was the expression popularized by New Orleans newspapers to reference the coastal villages that offered hostelry asylums and health spas for the wealthy Orleanians to seek temporary reprieve from the heat and stresses of the rowdy overpopulation in the Crescent City. The small villages of Bay St. Louis, Pass Christian, Biloxi, and Pascagoula began offering hotel accommodations of some consequence beginning in the 1830s. These early settlements were soon followed by Mississippi City and Ocean Springs in the 1840s.
Early on, boarding houses and rental cottages were made available. These were added to with the eventual construction of grandiose hotels – each, in competition with others in their bids for frequenting vacationers.
The hotels grew and were renovated and added to; always in constant change of proprietorship and new management – and offering greater and grander services.
“Pass Christian as a watering place, has no rival, either in beauty or in comfortable accommodations. In my estimation, Pass Christian as a summer retreat from the busy cares of life, is far, very far, superior to the far famed Northern resorts. We should not be surprised if one day Pass Christian becomes the fashionable watering place par excellence of the
“N.O. Daily Delta – August 1848"
Watering Places --- 1900s
In a 1930's promotion, the Mississippi Gulf Coast was described as being, “Along a twenty-five-mile curve of gleaming, silver-sand, stretching from Biloxi to Pass Christian. There are cities with wide, shaded avenues and modern homes and hotels that look out across landscaped lawns to the sapphire waters that remember Iberville, Bienville, and Lafitte. The climate, tempered by the tropic breezes from the Gulf of Mexico, is equable and delightful, with an unfailing abundance of sunny, exhilarating days that irresistibly tempt the visitor into the open.”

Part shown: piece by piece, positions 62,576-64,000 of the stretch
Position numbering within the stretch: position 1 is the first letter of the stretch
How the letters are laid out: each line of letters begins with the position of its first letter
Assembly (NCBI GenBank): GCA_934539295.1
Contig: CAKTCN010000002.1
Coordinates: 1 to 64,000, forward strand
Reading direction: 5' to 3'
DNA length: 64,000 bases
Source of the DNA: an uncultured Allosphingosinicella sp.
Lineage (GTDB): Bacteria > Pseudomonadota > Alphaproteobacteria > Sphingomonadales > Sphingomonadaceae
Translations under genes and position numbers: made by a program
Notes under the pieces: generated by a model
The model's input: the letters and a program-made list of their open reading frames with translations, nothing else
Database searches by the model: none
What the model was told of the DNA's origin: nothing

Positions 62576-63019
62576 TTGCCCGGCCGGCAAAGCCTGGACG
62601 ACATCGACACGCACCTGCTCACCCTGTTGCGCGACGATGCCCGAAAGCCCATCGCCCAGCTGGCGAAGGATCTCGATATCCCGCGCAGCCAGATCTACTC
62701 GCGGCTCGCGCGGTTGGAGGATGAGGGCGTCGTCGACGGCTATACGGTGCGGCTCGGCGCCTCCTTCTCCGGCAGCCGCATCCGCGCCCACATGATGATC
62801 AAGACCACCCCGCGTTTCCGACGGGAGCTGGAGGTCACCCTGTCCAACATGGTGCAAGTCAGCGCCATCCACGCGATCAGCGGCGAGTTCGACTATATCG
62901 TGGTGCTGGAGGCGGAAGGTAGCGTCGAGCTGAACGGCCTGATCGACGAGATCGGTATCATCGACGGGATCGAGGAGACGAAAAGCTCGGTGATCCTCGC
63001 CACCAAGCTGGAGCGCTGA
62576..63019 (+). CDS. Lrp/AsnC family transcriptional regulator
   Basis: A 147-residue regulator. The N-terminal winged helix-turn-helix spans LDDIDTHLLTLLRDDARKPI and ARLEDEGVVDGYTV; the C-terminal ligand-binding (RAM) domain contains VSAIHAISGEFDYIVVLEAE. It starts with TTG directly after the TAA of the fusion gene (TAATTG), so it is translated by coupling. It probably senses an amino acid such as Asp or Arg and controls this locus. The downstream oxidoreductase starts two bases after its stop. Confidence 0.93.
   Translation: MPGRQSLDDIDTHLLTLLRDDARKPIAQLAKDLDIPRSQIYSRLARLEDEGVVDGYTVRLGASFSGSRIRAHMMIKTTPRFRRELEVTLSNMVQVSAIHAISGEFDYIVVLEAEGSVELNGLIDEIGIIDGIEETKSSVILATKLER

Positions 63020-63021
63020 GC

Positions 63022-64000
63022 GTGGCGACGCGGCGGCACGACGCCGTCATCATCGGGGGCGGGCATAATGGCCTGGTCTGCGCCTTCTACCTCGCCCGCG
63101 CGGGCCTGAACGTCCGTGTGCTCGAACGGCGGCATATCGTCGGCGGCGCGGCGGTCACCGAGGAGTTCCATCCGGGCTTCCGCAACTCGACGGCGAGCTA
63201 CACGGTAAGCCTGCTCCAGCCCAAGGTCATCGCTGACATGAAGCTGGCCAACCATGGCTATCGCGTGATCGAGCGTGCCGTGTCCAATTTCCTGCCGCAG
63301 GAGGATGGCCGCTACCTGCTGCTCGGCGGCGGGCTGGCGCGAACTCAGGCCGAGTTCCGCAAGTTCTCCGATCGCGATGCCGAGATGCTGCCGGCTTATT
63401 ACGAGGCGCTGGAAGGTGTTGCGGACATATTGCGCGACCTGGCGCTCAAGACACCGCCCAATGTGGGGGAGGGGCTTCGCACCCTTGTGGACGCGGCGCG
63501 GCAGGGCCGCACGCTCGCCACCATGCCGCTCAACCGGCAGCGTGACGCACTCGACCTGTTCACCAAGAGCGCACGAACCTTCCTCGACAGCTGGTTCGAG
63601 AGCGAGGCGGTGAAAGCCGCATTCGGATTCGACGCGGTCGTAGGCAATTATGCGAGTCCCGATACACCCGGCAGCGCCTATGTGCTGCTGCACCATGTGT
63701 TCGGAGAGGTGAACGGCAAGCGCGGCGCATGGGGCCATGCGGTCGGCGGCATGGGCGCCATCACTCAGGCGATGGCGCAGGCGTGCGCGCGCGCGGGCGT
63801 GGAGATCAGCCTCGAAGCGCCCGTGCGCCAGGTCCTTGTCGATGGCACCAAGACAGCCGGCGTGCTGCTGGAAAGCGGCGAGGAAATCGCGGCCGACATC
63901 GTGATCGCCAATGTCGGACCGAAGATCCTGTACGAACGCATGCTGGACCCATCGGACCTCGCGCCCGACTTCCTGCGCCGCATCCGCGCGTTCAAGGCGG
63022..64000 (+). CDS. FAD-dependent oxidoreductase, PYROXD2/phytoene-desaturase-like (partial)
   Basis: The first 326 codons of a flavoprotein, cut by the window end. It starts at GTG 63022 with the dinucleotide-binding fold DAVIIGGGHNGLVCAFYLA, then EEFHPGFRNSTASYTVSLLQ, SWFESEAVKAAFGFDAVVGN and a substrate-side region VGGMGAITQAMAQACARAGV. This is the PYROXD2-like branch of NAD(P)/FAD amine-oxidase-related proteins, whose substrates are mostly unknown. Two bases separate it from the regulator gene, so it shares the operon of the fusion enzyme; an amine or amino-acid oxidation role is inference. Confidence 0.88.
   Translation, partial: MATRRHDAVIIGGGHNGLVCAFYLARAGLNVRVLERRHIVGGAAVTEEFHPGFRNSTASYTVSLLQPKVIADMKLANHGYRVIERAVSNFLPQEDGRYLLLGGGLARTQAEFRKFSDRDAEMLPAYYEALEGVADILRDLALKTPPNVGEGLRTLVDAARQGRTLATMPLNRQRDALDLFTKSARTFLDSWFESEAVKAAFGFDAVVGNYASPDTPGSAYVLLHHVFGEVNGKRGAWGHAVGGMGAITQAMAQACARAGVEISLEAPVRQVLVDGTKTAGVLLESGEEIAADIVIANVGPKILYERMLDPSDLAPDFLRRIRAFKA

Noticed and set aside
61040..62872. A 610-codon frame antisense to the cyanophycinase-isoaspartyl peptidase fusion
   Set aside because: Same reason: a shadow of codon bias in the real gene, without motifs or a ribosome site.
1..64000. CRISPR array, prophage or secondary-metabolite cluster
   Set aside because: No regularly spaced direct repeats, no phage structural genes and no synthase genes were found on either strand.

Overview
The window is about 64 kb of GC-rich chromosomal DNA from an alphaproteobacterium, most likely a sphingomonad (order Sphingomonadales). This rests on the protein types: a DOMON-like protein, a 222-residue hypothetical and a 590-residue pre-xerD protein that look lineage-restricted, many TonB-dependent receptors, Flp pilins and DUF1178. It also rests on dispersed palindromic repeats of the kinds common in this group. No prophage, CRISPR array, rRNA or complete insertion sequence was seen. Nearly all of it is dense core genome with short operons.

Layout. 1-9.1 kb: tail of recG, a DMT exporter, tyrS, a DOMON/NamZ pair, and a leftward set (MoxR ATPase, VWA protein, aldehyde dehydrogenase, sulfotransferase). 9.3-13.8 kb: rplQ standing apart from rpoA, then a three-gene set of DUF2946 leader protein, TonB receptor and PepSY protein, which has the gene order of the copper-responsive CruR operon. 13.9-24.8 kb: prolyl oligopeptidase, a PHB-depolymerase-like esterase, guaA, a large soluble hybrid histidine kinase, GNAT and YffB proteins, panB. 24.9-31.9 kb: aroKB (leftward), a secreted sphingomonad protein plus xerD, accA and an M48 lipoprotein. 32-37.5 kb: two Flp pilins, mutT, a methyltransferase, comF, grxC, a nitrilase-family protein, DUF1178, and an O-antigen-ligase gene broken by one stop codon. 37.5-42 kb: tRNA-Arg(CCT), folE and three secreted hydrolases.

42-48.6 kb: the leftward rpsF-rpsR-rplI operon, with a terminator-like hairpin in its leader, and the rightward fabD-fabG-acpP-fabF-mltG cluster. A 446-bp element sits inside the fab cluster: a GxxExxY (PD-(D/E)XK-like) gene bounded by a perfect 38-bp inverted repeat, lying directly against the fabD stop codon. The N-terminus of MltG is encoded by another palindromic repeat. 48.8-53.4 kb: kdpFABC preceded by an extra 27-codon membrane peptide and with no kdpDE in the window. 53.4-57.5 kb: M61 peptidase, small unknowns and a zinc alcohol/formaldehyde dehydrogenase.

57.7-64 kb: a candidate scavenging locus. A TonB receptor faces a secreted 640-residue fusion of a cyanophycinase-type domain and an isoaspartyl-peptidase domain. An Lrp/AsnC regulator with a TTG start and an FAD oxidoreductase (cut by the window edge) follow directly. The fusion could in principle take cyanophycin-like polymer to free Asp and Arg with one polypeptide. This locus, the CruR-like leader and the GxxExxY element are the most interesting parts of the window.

“During both Winter and Summer, the entire coast is bright with activity. The Gulf is gay with launches, yachts, and motorboats; some are pleasure craft, others carry fishermen, seeing Spanish mackerel, redfish, sheepshead, speckled trout, sea bass, amber jack, or tarpon about the islands, or are bound for the picturesque rivers and bayous.”
In 1939, when the population of Pass Christian reached 3000, the L&N Depot was located at Davis Avenue. The Teche-Greyhound Bus Station was at Davis and Beach avenues in the Standard Oil filling station. Taxis were available for 25¢ up. Hourly bus trips to Gulfport and Biloxi were 25¢. Speed limits were 20mph mid-town and 30 mph on other streets. There were four hotels, and in addition, there were boarding houses and tourist camps. The townsfolk were availed to by one motion picture show that no longer exists.
Old Pass Road (the Pass Christian Road) extended from Pass Christian to Biloxi for a distance of 23.8 miles, which was asphalted in 1939. This was an old road which was used in early times by ox-carts and horse buggies to cross the coast from Bay St. Louis to Biloxi Bay.
The earliest beginnings of Pass Road at Pass Christian ran in a northeast diagonal from the former VFW Clubhouse at Fleitas Avenue through Red Creek Road. In 1906, the Back Road became Second Street which was widened and straightened to accommodate the streetcar rail tracks from Biloxi. That street was also converted to become the means to access Pass Road as it proceeded through Long Beach to Biloxi. The eastern-most part of Pass Road in Biloxi was later changed and called Howard Avenue for the New Orleans benefactor who donated the funds to build the large Biloxi Public School.
In 1969, Pass Christian was almost totally demolished as a result of the Killer Hurricane, “Camille.” Many of the survivors were forced to move to other coast cities as a result of the total loss of their homes.
During the early 1930s, meeting the evening commuter train from New Orleans was a Pass ritual. There were two trains a day going to and from New Orleans and the Coast, two in the mornings and two in the evenings.
The late train left New Orleans at 5:00 p.m. and arrived at the Pass at 7:00 p.m. This was the most popular train.
The Pass Christian Depot was a wooden building about sixty feet long by fifteen feet wide which stood immediately adjacent to a boarding platform that was packed with hard cinders stretching between Fleitas and Davis Avenues. Along side, was a dirt road connecting the two avenues. Adjacent, at the south of this dirt road, was a park with open space and a number of trees that presented an ambiance of peacefulness only interrupted by the occasional passing of a train.